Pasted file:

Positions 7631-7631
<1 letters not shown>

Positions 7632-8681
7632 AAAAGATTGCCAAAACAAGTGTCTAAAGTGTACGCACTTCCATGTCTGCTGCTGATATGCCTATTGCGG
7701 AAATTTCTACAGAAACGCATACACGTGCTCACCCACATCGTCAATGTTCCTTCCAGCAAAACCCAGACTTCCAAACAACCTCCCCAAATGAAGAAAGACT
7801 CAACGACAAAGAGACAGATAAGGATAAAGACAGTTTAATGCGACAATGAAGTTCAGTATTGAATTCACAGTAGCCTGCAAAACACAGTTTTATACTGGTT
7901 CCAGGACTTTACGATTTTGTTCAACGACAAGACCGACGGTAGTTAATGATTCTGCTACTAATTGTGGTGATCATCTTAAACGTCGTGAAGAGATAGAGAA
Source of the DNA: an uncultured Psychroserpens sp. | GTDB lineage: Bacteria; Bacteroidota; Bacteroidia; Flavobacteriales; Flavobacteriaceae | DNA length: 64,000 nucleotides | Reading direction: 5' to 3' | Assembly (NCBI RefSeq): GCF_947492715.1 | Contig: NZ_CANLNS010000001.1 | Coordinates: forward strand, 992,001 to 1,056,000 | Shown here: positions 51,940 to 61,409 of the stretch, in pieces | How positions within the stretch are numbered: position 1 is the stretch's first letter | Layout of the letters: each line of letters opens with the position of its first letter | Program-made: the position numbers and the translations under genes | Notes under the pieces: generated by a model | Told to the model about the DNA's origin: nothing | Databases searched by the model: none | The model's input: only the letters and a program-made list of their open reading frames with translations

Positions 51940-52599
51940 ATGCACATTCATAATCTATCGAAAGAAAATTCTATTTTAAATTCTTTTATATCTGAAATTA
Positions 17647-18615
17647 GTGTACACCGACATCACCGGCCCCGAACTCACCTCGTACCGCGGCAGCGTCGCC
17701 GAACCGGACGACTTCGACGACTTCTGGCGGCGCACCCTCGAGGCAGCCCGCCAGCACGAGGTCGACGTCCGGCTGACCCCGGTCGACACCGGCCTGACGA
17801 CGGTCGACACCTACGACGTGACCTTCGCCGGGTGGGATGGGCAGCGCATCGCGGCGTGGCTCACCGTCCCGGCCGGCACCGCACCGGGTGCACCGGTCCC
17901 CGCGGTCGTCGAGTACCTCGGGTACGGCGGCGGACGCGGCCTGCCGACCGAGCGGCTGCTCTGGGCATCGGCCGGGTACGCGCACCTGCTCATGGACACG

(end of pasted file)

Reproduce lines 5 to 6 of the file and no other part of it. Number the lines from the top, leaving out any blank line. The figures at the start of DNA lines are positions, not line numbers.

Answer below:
7701 AAATTTCTACAGAAACGCATACACGTGCTCACCCACATCGTCAATGTTCCTTCCAGCAAAACCCAGACTTCCAAACAACCTCCCCAAATGAAGAAAGACT
7801 CAACGACAAAGAGACAGATAAGGATAAAGACAGTTTAATGCGACAATGAAGTTCAGTATTGAATTCACAGTAGCCTGCAAAACACAGTTTTATACTGGTT